|#||Release title||Total tracks||Type of release is||Imprint date||Label|
|1||Swing Hi - Swing Lo||10||Audio||1969|
|2||The Jazz Giants||9||Audio||1968||Sackville Recordings|
|3||The Benny Morton And Jimmy Hamilton Blue Note Swingtets||13||Audio||1986||Mosaic Records (2)|
Jazz trombonist associated with the swing genre (January 31, 1907, NYC – December 28, 1985, NYC)
Morton's first break came in 1923 when he was hired by [a=Clarence Holiday]. In 1926 Morton started working with [a=Fletcher Henderson], where he collaborated with fellow bandmate/mentor [a=Jimmy Harrison]. In addition to performing with Henderson, Morton played for [a=Don Redman] from 1932-1937 and with [a=Count Basie] from 1937-1940. Morton began working with [a=Teddy Wilson] in 1940, leaving Wilson's group in 1944 to play with [a=Edmond Hall]'s sextet. He also lead own band during this time. At this time Morton began his career as a trombonist in a number of Broadway shows, and once Broadway became Morton's main gig, he stopped any long-term associations with specific groups, but continued to record as a sideman.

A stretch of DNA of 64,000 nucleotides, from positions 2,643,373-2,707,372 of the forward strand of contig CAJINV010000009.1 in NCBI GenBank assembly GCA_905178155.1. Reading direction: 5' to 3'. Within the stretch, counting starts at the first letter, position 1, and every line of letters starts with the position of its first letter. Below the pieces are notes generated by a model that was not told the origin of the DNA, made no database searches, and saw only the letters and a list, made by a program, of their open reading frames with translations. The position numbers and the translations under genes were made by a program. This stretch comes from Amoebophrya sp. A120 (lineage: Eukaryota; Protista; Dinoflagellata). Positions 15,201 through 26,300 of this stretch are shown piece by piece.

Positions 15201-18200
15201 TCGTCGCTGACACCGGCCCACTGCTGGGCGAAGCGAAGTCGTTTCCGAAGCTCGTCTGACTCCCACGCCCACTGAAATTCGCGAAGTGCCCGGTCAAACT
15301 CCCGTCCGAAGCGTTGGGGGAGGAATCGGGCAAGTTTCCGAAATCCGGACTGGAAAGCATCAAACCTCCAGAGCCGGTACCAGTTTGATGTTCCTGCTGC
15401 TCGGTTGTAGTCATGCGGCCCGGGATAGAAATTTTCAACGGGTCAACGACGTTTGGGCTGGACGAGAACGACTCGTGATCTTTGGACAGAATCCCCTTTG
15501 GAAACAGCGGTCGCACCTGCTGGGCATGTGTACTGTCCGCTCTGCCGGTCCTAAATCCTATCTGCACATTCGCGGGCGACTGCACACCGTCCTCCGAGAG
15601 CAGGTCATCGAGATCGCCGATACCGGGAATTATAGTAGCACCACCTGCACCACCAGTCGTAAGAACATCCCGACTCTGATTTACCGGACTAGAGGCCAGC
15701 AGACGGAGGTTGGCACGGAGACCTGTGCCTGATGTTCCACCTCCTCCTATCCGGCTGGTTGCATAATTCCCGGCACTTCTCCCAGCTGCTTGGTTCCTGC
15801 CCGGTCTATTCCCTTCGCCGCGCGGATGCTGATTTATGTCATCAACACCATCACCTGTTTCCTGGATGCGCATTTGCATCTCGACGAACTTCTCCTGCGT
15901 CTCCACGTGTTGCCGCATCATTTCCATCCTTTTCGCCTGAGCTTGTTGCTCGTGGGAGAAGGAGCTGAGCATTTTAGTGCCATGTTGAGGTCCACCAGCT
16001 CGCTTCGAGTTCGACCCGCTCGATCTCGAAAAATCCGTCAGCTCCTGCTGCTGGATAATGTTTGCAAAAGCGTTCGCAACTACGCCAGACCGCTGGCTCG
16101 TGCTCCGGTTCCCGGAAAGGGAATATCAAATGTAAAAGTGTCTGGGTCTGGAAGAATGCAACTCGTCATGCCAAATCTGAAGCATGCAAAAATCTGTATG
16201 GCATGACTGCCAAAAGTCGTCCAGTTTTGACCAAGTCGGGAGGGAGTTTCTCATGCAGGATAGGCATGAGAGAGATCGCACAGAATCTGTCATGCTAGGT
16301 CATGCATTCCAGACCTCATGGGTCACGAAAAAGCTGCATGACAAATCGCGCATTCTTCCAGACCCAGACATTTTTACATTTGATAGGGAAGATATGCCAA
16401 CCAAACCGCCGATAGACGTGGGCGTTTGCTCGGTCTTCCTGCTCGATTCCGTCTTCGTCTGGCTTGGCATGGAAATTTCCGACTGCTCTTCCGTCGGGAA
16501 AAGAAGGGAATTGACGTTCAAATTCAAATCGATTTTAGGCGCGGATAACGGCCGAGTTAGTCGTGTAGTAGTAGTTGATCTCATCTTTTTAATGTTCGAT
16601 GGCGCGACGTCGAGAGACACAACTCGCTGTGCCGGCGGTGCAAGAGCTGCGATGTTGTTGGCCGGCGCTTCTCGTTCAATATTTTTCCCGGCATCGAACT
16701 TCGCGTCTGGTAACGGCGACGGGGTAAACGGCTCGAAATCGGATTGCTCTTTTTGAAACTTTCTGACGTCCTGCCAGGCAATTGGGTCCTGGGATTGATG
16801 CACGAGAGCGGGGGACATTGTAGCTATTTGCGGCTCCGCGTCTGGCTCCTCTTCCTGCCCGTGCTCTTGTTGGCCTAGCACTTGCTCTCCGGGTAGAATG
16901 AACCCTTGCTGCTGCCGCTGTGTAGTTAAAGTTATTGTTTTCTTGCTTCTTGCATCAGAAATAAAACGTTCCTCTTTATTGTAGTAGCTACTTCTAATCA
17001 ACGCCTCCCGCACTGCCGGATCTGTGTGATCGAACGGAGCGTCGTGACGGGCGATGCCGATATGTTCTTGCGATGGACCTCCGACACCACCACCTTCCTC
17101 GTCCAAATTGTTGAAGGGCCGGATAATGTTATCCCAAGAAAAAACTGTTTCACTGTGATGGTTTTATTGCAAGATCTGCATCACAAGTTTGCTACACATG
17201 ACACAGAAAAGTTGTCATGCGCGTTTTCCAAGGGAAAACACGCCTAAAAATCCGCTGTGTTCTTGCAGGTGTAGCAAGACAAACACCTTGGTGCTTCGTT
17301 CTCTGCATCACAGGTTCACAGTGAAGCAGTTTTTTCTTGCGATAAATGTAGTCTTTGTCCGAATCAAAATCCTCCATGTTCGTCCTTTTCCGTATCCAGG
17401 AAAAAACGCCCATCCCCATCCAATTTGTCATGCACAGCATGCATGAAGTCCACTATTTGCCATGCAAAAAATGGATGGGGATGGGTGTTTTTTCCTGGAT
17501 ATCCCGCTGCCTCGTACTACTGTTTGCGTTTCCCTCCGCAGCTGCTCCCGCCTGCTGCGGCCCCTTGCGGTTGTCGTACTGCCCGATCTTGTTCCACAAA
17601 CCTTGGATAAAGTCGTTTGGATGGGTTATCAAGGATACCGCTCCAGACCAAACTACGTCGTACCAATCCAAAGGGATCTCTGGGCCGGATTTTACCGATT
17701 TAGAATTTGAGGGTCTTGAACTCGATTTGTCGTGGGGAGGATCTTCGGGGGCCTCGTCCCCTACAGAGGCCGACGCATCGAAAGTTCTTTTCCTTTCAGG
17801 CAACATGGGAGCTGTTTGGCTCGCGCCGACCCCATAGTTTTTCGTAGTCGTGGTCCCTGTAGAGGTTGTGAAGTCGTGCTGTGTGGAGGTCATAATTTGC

After leaving Broadway he found work with a number of traditional jazz groups, subbing often for friend and fellow ex-Basie trombonist [a=Vic Dickenson]. He eventually replaced Dickenson in [a=Saints & Sinners, The], and also worked with [a=Wild Bill Davison]'s Jazz Giants, [a=Sy Oliver]'s nonet, and [a=Ray Nance]'s group. In 1964, he toured Africa with [a=Paul Taubman] as a part of the State Department jazz diplomacy program. From 1973-74, Morton worked with [a=World's Greatest Jazzband, The]. Morton became ill after his stint with the World's Greatest Jazz Band and had to stop playing for three years. He resumed his musical career in 1977, recording with [a=Earl Hines] and appearing regularly on [a=Art Hodes]' television show. Unfortunately, health issues continued to limit him, and he passed away in New York City on December 28, 1985 due to complications from pneumonia.